2. Lowest ISO - One of the problems with all digital cameras is that the longer the shutter is open and the darker the scene, the more "noise" the sensor will generate. The simplest solution is to set your camera to its lowest possible native ISO setting. Be warned that some cameras, many Nikons for example, have their lowest native ISO as 200. Forcing them lower than this can generate more noise than one would expect

3. Long exposure noise reduction - Most DSLRs have a feature that you can enable called "long exposure noise reduction" and many photographers swear by using this when shooting slow shutter speeds. I don't for two simple reasons; the first is that the in-camera noise reduction process generally takes the same amount of time as your original shutter speed again. Therefore a 5 minute exposure requires you to wait 10 minutes to see whether your shot worked or not and I'm an impatient kind of guy. And the second is that the noise reduction algorithims in the latest versions of most image processing software, like Adobe Lightroom 6, is now so good that it can often do a better job than the camera can. So why wait?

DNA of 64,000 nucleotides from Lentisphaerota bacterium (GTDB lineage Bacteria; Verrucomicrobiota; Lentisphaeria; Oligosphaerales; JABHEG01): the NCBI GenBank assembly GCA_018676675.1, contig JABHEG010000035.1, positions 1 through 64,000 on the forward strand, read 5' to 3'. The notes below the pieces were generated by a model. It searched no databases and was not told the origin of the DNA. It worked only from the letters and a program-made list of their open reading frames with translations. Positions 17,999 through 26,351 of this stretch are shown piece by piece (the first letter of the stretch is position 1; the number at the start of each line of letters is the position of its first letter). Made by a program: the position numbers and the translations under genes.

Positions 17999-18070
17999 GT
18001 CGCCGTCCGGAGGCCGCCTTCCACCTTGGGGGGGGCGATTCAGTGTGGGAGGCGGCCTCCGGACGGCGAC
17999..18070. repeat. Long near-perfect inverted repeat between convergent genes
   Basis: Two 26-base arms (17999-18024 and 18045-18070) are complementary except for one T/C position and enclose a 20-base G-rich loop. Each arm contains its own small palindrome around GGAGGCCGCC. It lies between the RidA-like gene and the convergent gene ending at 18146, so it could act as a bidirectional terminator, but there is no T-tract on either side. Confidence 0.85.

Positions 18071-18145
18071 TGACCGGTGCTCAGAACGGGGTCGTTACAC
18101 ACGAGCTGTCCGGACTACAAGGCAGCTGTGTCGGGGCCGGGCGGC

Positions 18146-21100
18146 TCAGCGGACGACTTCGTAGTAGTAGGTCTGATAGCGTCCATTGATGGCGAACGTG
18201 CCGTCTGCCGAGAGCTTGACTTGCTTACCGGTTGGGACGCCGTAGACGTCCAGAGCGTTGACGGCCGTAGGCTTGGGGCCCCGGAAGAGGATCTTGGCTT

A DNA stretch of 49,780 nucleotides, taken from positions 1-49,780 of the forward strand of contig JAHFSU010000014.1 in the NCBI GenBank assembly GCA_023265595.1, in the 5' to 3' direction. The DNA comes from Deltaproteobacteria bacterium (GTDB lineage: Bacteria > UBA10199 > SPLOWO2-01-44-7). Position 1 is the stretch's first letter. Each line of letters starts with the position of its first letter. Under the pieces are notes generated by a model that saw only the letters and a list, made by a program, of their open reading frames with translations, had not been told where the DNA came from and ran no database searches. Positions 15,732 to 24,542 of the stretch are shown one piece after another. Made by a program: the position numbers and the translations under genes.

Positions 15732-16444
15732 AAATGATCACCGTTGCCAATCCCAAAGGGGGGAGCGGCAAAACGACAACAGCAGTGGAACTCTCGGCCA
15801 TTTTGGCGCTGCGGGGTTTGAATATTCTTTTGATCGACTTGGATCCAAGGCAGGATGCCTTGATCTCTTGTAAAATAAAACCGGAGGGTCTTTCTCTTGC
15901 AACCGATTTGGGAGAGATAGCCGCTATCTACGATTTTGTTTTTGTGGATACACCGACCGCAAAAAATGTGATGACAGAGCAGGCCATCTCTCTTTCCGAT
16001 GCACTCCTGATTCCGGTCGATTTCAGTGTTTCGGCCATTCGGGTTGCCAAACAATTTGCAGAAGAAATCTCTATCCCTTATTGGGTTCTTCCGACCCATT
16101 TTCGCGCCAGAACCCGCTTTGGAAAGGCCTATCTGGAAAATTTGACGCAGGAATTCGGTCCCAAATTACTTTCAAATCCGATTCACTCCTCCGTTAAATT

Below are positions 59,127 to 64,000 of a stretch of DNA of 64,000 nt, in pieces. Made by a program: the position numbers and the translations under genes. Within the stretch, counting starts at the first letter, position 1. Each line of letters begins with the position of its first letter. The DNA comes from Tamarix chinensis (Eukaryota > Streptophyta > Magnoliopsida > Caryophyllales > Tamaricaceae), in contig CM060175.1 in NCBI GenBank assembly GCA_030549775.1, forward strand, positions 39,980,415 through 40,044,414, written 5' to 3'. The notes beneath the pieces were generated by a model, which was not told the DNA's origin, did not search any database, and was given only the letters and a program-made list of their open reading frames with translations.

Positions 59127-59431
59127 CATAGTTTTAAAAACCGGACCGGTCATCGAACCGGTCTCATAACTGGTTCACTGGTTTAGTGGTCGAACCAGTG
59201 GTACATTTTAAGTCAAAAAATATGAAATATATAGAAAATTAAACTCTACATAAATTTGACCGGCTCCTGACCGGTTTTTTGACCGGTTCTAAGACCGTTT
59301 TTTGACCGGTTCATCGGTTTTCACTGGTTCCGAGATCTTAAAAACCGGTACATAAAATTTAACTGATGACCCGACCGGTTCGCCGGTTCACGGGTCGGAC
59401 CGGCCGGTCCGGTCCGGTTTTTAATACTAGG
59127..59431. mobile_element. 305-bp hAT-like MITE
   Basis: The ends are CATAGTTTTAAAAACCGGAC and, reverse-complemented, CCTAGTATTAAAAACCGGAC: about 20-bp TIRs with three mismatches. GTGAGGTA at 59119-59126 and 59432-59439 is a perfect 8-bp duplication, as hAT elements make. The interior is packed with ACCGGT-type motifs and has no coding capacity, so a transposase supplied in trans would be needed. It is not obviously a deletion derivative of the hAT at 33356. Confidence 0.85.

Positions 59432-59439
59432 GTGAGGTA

4. Compose and focus - So once you've decided what to photograph, the next step is to compose and lock in your focus. I'll set my focus using the camera's autofocus and then set it to manual so that it doesn't change again.

5. Add graduated filters - If you want to use graduated filters to darken down the sky a little then now is the time to add them and get them in the right spot.